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SHIRLEY — Updating selectmen at their meeting last week, Town Administrator Patrice Garvin covered everything from a dog boarding deal to the pending formation of a police officer screening committee, to a brainstorming session set for the next day to discuss Town Meeting procedures.

Based on feedback from the Nov. 10 Special Town Meeting, Garvin lined up a potential think-tank group to address Town Meeting issues.

Those invited to participate included past and present town moderators, the Town Clerk, a selectman, a Finance Committee member and Town Counsel, who was on duty at the recent STM and “had some insights” to offer afterward, Garvin said.

Asked if everyone had agreed to come, Garvin said the only negative RSVP so far was from Town Moderator Enrico Cappucci, who won’t be there.

New Dog House

The police chief has arranged for Harvard Kennels to board stray dogs picked up by the dog officer, who until now had kept the dogs at his own house, Garvin said.

Police Officer Screening Committee

Garvin sketched the makeup of a screening committee selectmen previously agreed to form. Charged with assisting in the process of hiring a new police officer whose added position was approved and funded at last month’s Special Town Meeting, the group as proposed will include a selectman, Finance and School committee members, Ambulance Director Mike Detillion, Fire Chief Dennis Levesque and a community representative, she said, hopefully, the pastor of St. Anthony’s Church, who has served in the past.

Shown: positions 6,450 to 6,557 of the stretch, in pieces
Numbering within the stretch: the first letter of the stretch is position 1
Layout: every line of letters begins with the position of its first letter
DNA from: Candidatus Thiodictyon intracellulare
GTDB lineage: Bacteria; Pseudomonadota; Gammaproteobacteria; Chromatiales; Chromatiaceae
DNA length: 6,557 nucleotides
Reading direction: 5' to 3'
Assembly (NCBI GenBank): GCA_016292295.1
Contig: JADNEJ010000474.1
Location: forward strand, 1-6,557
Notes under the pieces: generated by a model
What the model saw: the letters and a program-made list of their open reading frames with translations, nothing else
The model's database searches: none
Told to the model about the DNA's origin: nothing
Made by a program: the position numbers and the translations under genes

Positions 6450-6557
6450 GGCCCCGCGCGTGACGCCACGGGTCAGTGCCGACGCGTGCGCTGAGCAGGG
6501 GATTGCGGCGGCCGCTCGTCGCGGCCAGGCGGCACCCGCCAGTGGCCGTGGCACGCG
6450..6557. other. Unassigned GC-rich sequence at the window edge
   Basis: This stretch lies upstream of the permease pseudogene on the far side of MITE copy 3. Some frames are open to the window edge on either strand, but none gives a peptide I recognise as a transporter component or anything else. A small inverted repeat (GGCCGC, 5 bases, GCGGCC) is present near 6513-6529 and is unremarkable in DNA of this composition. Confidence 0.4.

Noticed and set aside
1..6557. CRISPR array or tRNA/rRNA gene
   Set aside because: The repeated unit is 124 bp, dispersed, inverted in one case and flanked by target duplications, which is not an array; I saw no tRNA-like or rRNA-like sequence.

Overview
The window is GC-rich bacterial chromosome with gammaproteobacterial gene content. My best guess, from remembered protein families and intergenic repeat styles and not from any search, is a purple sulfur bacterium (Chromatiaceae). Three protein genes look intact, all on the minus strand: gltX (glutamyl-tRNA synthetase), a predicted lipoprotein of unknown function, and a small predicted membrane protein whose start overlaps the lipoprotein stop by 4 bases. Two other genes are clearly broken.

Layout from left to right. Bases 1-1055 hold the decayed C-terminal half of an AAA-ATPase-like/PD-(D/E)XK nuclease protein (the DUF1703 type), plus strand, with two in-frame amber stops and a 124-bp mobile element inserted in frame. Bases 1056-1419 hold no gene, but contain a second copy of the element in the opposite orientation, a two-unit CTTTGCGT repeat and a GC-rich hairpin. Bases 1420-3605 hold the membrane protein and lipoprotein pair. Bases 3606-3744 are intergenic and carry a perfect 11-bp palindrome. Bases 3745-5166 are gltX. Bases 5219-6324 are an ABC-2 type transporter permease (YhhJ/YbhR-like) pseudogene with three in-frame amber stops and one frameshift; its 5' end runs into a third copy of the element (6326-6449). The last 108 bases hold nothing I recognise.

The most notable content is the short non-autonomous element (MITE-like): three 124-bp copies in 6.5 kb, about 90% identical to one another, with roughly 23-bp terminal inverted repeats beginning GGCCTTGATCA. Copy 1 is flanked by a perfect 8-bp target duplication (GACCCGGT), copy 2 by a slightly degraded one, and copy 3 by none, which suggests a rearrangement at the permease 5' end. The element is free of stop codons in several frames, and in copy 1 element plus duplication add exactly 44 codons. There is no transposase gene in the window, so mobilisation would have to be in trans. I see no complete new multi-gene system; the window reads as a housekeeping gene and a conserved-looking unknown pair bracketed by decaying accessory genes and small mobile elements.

She has yet to ask some of the envisioned members and is trying to work out a meeting schedule that will allow a School Committee member to serve, Garvin said.

The committee will assist the selectmen by interviewing vetted (by Police Department) candidates and selecting three for the selectmen to interview, she said.

Robert Prescott volunteered to serve as the board’s representative on the committee, whose marching orders will be formalized at the next meeting, along with a final version of the job description Garvin gave the board in draft form.

Not-so-good news

Among the items on the not so good news list, Garvin said the town’s assessment from the Middlesex Retirement Board has gone up over three percent, adding $60,000 to the budget outlay for the coming year.

The Ayer Shirley Regional School District assessment is also about to increase, she said, upping the annual bill by $100,000.

“So that’s $160,000 … between the two, Chairman David Swain commented.

The retirement levy is a given but as for why the school bill is going up, Garvin guessed it might be partly due to a health insurance cost hike similar to the increase included in the town budget of “about nine percent,” based on the latest word from the provider.

Early snow hits budget

The recent snowstorm that blanketed the area, the first significant snowfall of the season, dug deep into the town’s snow and ice budget of $79,000 for the year. With most of the winter still ahead, the town spent $10,000 for this one storm, Garvin said.

The good news is that the DPW did a “great job” clearing town roads, as usual, Selectman Kendra Dumont said.

Senior Tax Work-off Program to continue

Selectmen voted unanimously to continue the town’s Senior Tax Work off Program for another year, with $25,000 set aside from the assessor’s overlay account.

Administered by the selectmen’s office, which is now accepting applications, the program offers property tax abatements to town seniors who qualify, at the rate of $9 per hour, the state’s new minimum wage.

Participants must be age 60 or older and own property in town, Swain said, listing some of the rules. There are apparently income limits, too, and town employees are not eligible. Applications are available on the town website: www.shirley-ma.gov.

Asked if the number of applicants typically exceeds available slots, Executive Assistant Kathleen Rocco said they do not. The trick is finding the right fit. It can take time to match an applicant’s skills and experience with available volunteer jobs, she said, which aim to assist but not replace work done by town employees.